Category: Easter

Before Easter: How ticked off did Jesus get?

Then they spit in his face and struck him with their fists. Others slapped him and said, “Prophesy to us, Messiah. Who hit you?” (Matthew 26:67-68)

In our men’s Bible study we wondered whether Jesus would have felt seriously ticked off at those clowns who were hitting him. Was he furious? How badly would he want to retaliate?

Or was Jesus so far above all our own normal reactions, so ethereal, with a beatific look on his face, that he blessedthe spitters without one second of hesitation, even as the saliva dripped down his face?

We know that Jesus was a real man who underwent the same temptations we did. For we do not have a high priest who is unable to empathize with our weaknesses, but we have one who has been tempted in every way, just as we are—yet he did not sin. (Hebrews 4:15)

 So there was something real about Jesus resisting the temptation to bust their heads when he had the chance to retaliate. He had real gut reactions to things. Yet he did learn how to control his reactions: Picture him learning to handle the situations he faced while working as a carpenter — like how to ask for payment from someone who had not paid their bill on time without blowing his top and screaming at them and getting red in the face and yelling “Don’t you realize who I am ??”

His training consummated with being able to deal with the people who wanted him dead. He knew ahead of time that he would get outrageous, lying, unjust opposition. Yet he knew that death was an important part of God’s plan for him and for the world. So he was thoroughly convinced that the spitters and mockers were part of God’s will. Because of that deep conviction, he could take what they dished out without lashing out and busting their heads.

  Son though he was, he learned obedience from what he suffered and once made perfect, he became the source of eternal salvation for all who obey him (Hebrews 5:8-9) His obedience led all the way to Jesus’ death on a cross. And this life of submission and restraint is our rescue.  We are thankful that Jesus put up with beating and mockery without taking revenge into his own hands. For on Easter he was raised from the dead bringing us eternal salvation!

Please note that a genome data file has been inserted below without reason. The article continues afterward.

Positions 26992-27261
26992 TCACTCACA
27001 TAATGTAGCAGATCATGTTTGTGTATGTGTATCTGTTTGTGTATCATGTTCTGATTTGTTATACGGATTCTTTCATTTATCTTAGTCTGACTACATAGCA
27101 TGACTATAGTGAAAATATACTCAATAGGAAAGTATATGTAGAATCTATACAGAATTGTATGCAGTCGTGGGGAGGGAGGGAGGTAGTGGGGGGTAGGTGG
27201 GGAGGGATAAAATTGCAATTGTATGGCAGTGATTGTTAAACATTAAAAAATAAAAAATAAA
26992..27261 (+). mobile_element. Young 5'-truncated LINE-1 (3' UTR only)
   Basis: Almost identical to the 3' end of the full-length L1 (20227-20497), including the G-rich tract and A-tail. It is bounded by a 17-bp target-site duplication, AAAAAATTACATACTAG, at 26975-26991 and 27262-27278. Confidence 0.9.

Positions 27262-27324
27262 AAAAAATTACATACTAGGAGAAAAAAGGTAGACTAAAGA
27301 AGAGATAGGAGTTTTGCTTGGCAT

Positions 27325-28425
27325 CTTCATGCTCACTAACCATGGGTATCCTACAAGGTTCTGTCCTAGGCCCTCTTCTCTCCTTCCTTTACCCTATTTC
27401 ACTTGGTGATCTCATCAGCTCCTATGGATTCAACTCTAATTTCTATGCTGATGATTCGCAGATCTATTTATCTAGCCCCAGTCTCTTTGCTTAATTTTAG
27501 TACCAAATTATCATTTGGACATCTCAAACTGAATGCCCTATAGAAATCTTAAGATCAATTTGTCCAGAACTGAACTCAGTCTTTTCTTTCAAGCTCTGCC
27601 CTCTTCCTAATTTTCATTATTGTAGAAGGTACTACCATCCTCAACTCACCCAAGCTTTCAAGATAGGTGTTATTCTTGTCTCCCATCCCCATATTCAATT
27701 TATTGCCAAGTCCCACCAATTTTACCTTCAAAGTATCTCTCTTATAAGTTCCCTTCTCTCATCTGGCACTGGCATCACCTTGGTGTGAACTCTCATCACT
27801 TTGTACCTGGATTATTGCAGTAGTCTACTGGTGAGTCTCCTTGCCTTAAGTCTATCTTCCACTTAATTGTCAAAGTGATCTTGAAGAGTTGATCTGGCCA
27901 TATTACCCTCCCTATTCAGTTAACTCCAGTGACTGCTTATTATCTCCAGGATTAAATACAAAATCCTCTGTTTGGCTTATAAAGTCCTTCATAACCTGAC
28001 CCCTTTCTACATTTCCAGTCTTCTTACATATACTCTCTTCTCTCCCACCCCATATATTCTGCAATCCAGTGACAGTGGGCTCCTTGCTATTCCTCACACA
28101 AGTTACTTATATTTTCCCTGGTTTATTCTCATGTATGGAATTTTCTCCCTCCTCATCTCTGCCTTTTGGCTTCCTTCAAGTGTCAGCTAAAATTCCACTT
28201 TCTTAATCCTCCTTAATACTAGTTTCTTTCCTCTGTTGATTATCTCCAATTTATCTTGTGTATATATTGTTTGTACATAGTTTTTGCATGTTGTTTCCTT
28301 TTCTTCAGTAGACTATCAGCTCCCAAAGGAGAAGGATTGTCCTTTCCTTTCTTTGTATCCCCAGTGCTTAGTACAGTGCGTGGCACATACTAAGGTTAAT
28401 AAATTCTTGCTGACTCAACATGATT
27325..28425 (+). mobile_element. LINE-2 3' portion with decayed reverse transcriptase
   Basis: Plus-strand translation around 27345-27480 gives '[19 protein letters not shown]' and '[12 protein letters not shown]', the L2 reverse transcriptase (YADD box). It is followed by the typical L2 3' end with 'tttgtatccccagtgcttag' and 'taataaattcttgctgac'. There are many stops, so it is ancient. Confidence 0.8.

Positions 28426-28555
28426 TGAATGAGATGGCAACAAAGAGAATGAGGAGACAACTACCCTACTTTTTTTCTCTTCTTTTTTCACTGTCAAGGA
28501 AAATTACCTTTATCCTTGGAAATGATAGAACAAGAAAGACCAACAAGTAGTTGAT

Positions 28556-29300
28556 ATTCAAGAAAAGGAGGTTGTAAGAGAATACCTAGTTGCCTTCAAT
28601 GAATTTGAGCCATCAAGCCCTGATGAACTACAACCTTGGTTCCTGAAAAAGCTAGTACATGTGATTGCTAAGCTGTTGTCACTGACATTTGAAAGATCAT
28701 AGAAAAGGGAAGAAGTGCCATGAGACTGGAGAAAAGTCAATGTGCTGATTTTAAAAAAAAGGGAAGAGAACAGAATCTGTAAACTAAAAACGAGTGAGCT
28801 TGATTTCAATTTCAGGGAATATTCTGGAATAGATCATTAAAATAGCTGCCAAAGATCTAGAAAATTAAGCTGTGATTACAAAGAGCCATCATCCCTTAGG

Easter : Times of Refreshing


Before him all the nations are as nothing;
they are regarded by him as worthless
and less than nothing.
(Isaiah 40:17)

If you take today’s opening verse in isolation it sure sounds like God is just mad and hates us. Often in Scripture, before people can hear the good news, they need a warning about the bad news.

So, this is not going to be a downer blog post.  There will be good news today:  despite God’s rant in this verse, God still loves us and calls out a redeemed people!

Today’s verse, while not a permanent condemnation by God, is a caution against pride. What if a nation or an individual think that they are self-sufficient, superior, and have succeeded at doing life their own way? They need a healthy dose of divine pessimism about what happens when you try to stand on your own. So, today’s divine correction brings us to the good news:

Repent, then, and turn to God, so that your sins may be wiped out, that times of refreshing may come from the Lord, and that he may send the Messiah, who has been appointed for you—even Jesus.  (Acts 3:19-20)

Repentance brings us out from under God’s stern warning, and into something delightful. What a picture the word “refreshing” gives of the Christian life. How different from the erroneous idea that being a Christian is a grim, ascetic grind. Indeed, Jesus said I came that they may have life, and have it abundantly (John 10:10b)

As we look forward to Easter, if you do not know him yet, turn to Jesus the Messiah, who loves you and is for you! And if you do know him, may your own joy in him keep increasing and abounding.